Second Mars Express Antenna To Be Deployed June 13

PARIS -- Thesecond of two 20-meter-long radar booms on Europe's Mars Express satellite willbe deployed the week of June 13, an event that should permit the spacecraft tobegin looking deep beneath Mars' surface for water, the program's manager saidJune 8.

FredJansen, Mars Express mission manager at the European Space Agency (ESA), saidthe release of the second Marsis boom antenna will be prepared by orienting thesatellite toward the sun to permit the boom to warm up first.

The firstMarsis antenna failed to lock fully into position when it was unfolded in Mayand was deployed May 10 only after it was exposed to the sun. Mission managersconcluded that one of the antenna's joints had become stiff after such a longperiod in stowed position. Mars Express was launched in June 2003.

Because ofconcerns that the Marsis boom antennas could damage other Mars Expressexperiments in the event of a whiplash during deployment, the antennas remainedstowed to give the six other sensors time to gather information about Mars'atmosphere and surface.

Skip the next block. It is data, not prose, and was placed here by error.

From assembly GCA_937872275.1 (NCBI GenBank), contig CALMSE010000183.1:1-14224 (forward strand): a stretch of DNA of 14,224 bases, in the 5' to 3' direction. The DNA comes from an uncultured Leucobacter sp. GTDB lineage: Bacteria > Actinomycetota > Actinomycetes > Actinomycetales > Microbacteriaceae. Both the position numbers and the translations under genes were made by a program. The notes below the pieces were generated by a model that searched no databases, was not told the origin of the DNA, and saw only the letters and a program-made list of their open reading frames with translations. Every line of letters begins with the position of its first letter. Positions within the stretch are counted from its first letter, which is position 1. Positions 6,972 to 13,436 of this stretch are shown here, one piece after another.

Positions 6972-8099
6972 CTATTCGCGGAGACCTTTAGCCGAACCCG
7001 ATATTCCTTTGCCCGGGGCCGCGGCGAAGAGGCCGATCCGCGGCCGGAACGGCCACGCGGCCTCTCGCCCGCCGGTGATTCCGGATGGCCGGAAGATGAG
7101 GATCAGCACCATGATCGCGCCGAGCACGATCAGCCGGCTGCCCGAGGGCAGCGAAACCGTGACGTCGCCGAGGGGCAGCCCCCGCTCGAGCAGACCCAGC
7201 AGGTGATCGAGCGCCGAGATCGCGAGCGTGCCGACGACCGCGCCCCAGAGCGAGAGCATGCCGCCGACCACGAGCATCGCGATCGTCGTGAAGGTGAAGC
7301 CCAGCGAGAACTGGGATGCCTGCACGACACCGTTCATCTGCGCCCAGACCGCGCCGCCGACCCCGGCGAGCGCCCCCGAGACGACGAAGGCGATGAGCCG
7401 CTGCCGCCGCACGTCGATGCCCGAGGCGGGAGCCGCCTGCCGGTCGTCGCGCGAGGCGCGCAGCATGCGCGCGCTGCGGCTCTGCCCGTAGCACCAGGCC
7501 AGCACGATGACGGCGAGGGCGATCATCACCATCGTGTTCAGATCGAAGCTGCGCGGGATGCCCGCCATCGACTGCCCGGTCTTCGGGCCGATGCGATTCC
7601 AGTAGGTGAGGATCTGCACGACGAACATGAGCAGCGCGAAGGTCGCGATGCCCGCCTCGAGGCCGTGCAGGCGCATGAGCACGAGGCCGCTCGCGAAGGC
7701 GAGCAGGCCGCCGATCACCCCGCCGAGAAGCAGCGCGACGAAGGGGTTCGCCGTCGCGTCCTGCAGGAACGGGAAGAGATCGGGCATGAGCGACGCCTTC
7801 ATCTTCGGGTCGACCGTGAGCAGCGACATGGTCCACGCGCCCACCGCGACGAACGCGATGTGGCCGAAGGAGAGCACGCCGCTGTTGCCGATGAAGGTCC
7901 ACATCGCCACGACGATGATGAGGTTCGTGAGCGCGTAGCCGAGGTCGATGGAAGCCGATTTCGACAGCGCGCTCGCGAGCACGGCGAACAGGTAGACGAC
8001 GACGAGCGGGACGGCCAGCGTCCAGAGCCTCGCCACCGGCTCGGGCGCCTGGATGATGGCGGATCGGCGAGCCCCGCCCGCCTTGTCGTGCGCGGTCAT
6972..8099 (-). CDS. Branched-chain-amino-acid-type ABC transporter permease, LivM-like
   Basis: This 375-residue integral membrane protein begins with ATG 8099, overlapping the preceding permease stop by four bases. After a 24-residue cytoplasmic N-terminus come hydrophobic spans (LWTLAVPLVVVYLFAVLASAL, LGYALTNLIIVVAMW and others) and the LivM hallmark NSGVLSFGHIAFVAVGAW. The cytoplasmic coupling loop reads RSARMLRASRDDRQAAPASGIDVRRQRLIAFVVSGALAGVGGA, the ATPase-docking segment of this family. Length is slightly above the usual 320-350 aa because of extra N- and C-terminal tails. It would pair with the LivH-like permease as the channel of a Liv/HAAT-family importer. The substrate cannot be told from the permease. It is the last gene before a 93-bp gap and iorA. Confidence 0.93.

Jensen saidin an interview that Mars Express will be made ready for the second boomantenna's deployment starting June 13, with the antenna to be unfolded over atwo-day period starting June 15.

If all goeswell, the third and final radar boom, this one just 7 meters long, will bedeployed on June 20, followed by a three-week testing period.

Jensen saidthat once successfully deployed, the Marsis radar will spend the first fivemonths taking readings mainly of Mars' atmosphere rather than peering deepbeneath its surface. The satellite's orbit between now and November is suchthat lighting conditions are not favorable to take subsurface readings.

Deploymentof the second 20-meter boom also will permit ESA ground controllers to fly thesatellite in its normal mode. Since the first boom's deployment, Mars Expresshas been kept in "robust" mode to compensate for the minor disequilibriumresulting from having only one of the two unfolded.

Europeanscience managers in September are expected to approve a 23-month extension ofthe Mars Express mission, to December 2007, with the Marsis radar soundings tobe the highlight of the next two years' operations.

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